After all, it will make us all safer, Republicans, Democrats, Hispanics, non-Hispanics. This is what's good for America. And that's what we should be for.
MODERATOR: Senator McCain, why should the troops be kept there?
MCCAIN: Because we are succeeding. And years ago, when the Rumsfeld strategy was failing, I was the only one on this stage that said it has to change.
I was the only one on this stage that said we have to pursue a new strategy...
... that Senator Edwards and others used to call the McCain strategy and the McCain surge. They don't do that anymore.
And it was tough in those days, when I said that Rumsfeld had to go, and I had no confidence in him. And I was accused of disloyalty.
Republicans went to Iraq and blamed it on the media. It wasn't the media. We had a failed strategy. Now we have a successful strategy. We can succeed. We will succeed.
And I often like to tell my friends of the time, last Fourth of July, when I saw 128 brave Americans, most of them Hispanic, who had a green card, who raised their hands to become citizens of the United States.
MCCAIN: Two weren't there because they'd been killed in combat the week before. I was never (sic) proud of our Hispanic citizens who were willing to lay down their live to become citizens of this country. They will succeed and I will honor their memory.
MODERATOR: Governor Huckabee, why not withdraw the troops from Iraq?
HUCKABEE: Because we are winning, as Senator McCain just said. Civilians deaths are down 76 percent since the surge. Even the military deaths are down over 60 percent. And that's not the only way we know we're winning. We're winning because we see in the spirit of our own soldiers a sense of duty and honor that they are being able to carry out a mission that they were sent there to do. To take them out of it not only means we lose, but it means we totally destroy their sense of morale, and it may take a generation to get it back.
HUCKABEE: But there's more at stake than just their morale. It's the safety and the security of the Middle East and the rest of the world.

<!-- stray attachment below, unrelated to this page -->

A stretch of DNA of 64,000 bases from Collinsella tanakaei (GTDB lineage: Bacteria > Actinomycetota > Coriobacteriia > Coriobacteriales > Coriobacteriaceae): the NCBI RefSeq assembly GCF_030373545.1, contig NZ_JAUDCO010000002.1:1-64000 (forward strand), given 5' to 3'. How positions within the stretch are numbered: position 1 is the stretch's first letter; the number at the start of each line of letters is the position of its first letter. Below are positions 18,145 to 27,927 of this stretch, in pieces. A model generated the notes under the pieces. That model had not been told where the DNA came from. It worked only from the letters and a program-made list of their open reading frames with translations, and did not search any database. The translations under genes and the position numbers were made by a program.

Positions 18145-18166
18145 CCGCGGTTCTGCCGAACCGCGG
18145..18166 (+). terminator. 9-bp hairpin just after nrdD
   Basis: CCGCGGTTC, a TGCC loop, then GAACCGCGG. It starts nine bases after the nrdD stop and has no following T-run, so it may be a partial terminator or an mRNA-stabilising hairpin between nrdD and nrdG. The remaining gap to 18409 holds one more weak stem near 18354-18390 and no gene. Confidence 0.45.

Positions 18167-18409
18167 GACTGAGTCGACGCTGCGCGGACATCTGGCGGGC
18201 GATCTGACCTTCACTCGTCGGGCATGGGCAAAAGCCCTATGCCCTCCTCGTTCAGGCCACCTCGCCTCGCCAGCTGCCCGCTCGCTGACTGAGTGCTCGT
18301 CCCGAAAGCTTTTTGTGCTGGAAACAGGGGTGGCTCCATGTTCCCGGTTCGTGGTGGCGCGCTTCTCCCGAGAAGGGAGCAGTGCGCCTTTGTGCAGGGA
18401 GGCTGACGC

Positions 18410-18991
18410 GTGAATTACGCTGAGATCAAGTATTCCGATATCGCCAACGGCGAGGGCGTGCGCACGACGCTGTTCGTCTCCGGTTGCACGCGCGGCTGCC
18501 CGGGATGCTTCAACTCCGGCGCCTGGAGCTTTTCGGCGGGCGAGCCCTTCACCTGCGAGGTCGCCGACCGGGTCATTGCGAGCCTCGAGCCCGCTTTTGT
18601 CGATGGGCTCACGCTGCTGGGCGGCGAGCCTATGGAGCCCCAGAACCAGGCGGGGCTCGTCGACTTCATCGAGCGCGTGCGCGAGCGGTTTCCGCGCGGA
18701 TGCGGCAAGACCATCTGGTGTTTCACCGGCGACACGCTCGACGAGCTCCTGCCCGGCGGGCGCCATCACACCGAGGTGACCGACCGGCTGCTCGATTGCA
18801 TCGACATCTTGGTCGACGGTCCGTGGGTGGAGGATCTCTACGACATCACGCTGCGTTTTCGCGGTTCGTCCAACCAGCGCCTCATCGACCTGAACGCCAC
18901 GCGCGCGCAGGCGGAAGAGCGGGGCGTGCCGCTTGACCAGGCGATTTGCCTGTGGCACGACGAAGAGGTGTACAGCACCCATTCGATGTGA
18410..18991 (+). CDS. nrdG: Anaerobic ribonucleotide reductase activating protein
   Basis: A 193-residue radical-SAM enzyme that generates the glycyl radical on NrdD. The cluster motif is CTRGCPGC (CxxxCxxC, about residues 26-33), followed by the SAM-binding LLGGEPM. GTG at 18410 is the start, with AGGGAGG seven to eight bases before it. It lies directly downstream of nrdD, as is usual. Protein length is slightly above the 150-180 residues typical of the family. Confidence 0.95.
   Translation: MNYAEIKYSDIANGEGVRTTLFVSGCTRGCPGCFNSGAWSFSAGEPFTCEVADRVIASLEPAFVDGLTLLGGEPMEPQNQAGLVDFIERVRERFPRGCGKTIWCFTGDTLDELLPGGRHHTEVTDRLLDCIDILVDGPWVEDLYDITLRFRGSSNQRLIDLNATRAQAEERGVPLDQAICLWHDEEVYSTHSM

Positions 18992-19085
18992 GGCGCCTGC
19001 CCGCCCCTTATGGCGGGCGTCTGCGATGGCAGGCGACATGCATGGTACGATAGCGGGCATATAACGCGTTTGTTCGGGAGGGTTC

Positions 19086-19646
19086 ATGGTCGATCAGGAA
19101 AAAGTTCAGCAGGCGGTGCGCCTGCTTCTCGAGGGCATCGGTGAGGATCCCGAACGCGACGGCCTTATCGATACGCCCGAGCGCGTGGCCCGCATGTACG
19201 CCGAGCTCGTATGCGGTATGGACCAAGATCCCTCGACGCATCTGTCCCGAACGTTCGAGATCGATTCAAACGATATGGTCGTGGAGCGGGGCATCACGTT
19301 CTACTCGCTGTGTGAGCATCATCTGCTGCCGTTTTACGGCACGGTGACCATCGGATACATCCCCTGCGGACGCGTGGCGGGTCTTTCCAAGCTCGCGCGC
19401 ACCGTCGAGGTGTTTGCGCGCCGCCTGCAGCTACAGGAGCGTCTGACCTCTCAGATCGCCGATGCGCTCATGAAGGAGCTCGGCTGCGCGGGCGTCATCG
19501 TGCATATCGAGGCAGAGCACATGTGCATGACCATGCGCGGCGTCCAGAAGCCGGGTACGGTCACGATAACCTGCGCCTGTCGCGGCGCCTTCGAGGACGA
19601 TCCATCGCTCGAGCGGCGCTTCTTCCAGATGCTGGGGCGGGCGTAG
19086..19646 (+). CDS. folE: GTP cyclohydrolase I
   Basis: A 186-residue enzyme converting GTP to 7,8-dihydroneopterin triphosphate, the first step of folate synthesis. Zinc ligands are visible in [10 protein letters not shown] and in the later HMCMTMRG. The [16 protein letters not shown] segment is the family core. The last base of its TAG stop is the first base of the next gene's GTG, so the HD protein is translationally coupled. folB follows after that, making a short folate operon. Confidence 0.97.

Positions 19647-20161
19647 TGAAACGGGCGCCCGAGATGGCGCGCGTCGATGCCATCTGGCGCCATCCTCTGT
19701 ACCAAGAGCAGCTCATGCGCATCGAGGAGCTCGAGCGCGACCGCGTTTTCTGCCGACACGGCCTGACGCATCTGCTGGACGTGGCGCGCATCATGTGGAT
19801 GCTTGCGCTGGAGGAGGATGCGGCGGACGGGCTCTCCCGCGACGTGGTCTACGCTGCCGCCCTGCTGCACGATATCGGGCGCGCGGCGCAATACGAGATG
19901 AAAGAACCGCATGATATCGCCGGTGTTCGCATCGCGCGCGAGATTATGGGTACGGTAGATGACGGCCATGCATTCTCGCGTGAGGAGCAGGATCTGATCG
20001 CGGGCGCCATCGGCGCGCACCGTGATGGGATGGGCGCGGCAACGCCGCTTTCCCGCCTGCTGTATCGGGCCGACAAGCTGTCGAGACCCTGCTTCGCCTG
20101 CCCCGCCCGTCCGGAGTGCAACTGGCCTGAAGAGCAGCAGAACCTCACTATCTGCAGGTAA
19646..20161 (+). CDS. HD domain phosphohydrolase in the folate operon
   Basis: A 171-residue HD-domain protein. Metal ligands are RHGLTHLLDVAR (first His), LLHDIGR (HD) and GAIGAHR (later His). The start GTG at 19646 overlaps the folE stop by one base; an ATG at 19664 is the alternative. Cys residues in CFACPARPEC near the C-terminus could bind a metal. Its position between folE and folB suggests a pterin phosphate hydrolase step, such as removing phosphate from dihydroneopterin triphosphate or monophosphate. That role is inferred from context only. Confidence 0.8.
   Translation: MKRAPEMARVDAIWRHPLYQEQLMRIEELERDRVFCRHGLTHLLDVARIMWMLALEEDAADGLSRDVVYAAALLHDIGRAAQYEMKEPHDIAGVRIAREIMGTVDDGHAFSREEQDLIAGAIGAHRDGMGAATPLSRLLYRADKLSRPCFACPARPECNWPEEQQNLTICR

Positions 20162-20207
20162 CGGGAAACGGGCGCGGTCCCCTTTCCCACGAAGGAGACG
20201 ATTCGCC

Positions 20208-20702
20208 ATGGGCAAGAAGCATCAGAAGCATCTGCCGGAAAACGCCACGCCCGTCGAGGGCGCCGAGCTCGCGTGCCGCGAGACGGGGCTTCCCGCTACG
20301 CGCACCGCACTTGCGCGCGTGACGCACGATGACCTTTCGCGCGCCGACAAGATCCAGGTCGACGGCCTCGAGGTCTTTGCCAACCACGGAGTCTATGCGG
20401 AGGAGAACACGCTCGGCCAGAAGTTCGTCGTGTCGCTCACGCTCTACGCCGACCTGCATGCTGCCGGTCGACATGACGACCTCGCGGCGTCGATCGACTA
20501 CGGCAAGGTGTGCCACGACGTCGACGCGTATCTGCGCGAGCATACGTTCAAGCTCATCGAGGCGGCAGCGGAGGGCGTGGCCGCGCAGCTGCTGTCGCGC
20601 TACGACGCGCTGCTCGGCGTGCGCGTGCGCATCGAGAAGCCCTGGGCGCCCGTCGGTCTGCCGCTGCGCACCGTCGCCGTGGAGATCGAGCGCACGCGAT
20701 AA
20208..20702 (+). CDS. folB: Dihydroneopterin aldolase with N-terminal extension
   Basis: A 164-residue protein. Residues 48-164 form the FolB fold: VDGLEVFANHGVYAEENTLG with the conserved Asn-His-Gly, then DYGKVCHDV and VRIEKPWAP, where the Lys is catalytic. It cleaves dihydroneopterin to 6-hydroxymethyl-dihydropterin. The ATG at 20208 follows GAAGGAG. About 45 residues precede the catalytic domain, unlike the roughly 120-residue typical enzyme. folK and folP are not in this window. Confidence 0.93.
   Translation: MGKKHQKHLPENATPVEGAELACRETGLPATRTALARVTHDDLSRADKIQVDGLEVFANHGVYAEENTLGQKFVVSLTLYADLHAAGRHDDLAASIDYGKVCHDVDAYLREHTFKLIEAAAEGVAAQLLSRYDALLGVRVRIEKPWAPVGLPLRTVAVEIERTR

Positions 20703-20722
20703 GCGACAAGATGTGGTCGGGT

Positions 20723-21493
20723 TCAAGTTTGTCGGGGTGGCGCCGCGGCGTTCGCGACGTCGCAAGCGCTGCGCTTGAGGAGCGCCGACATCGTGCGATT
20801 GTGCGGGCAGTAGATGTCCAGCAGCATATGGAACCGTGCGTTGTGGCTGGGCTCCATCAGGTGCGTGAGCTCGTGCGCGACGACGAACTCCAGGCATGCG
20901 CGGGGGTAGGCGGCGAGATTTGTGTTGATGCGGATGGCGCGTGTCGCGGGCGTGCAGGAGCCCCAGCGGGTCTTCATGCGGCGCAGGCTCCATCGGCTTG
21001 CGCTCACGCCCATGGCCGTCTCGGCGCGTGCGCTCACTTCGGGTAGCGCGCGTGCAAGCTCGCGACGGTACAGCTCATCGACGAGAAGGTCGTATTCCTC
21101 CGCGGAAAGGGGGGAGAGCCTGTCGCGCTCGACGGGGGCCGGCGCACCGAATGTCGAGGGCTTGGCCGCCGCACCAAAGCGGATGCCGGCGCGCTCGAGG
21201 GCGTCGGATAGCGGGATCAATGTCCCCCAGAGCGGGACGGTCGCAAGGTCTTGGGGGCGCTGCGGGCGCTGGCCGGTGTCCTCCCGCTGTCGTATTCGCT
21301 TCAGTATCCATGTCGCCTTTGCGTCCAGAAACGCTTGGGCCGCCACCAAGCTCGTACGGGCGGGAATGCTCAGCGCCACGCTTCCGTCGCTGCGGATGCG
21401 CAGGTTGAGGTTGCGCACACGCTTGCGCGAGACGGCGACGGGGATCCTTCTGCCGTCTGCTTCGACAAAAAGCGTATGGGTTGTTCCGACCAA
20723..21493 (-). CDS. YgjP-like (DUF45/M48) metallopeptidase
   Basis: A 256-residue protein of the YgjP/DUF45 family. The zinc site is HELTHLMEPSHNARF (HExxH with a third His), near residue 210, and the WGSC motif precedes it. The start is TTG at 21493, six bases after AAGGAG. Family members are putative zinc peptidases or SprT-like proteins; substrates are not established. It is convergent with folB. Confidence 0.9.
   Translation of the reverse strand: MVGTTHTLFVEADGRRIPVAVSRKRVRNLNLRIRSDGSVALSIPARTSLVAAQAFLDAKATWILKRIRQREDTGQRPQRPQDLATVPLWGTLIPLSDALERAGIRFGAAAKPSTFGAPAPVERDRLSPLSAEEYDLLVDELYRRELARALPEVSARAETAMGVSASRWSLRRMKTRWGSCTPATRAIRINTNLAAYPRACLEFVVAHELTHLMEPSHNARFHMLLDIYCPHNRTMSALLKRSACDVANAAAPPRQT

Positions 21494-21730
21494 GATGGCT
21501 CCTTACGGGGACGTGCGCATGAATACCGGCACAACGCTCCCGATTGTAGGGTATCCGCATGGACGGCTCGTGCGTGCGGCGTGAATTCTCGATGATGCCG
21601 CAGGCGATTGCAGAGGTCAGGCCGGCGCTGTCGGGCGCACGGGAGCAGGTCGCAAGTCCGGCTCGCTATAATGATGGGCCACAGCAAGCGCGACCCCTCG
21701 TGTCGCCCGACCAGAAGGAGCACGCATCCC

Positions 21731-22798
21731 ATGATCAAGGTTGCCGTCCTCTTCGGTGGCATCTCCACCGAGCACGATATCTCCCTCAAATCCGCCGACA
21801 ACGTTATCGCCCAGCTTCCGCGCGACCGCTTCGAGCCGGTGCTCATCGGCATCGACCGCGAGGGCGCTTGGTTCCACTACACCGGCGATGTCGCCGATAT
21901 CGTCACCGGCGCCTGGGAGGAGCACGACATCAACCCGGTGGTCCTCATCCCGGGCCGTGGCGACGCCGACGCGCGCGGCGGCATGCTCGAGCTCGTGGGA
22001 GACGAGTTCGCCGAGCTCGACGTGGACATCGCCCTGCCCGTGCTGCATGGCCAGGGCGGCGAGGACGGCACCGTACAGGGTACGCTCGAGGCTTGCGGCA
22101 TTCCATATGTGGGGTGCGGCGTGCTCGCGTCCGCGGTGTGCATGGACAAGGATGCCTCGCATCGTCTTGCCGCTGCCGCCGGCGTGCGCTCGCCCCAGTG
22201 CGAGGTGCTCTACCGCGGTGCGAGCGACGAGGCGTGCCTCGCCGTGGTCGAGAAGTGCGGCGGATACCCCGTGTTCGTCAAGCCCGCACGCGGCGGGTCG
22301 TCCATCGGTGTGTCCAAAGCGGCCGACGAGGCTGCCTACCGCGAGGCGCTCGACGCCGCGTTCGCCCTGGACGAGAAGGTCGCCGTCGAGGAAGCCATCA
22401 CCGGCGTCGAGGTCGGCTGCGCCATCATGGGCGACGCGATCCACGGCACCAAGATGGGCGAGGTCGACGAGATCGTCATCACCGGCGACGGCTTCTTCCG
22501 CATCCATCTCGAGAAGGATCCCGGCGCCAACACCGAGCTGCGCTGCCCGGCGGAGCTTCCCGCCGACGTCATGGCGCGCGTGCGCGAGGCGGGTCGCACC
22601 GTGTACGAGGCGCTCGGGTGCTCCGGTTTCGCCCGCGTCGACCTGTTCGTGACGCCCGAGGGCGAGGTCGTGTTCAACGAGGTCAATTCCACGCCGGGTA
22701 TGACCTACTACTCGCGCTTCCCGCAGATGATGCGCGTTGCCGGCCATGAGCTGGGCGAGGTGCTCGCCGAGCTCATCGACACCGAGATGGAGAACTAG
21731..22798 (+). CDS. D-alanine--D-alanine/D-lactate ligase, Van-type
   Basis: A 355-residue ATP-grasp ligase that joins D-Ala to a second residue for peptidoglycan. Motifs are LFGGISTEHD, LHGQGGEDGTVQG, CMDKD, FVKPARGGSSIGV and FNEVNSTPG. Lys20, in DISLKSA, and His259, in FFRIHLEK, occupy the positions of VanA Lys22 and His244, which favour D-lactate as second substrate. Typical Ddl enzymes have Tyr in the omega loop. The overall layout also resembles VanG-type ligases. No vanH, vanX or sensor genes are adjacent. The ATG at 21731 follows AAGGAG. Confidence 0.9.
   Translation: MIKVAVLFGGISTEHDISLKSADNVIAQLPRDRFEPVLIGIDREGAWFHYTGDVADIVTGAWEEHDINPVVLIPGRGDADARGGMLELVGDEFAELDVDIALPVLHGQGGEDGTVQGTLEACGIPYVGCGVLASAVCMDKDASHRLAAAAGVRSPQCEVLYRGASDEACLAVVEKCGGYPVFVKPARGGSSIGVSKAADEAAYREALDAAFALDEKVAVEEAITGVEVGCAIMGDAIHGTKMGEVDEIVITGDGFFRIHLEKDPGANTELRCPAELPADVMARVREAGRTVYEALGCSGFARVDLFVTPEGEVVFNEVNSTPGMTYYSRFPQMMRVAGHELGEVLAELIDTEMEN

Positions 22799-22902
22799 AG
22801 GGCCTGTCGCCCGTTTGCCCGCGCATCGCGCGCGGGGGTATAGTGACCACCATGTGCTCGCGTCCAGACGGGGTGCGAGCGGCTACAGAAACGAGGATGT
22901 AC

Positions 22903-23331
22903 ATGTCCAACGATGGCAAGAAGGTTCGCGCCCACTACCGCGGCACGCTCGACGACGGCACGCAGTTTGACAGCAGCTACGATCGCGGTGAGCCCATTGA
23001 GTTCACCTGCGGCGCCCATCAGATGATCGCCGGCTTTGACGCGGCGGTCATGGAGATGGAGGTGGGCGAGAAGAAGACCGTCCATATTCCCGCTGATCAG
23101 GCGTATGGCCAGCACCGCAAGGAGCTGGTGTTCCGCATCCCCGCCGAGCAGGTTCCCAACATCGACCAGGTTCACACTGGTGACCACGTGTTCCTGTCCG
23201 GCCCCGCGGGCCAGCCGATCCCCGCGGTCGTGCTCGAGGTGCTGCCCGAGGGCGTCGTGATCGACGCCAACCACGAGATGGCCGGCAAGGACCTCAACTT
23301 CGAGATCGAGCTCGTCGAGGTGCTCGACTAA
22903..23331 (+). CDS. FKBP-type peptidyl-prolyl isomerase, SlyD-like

This isn't an issue that's about Hispanics or anybody else in terms of ethnicity. This is about every one of us being able to be free, to have a future, and to be able to know that we're not going to allow a vacuum there, which happens if we lose -- and we lose when we walk away -- to create an opening so that terrorists can build even greater cells of training and empowerment there.
That's why we have to stay. And it's why we have to win.
MODERATOR: Governor Romney, for how long would we need to leave our troops in Iraq?
ROMNEY: Let's talk about our mission there. This is not just about strategy and allies. It's not about oil. It's not about just the economy. It's not just about standing up for the fact that we've been there for a long time.
It's about human lives.
ROMNEY: What we're doing in Iraq relates to protecting the lives of American citizens, here, around the world. It relates to lives throughout the world. It relates to dignity and freedom.
We're in Iraq because we want to make sure that Iraq does not become what Afghanistan was. What Afghanistan was under the Taliban was a place that they could recruit and train and launch attacks against us on 9/11, and other attacks throughout the world.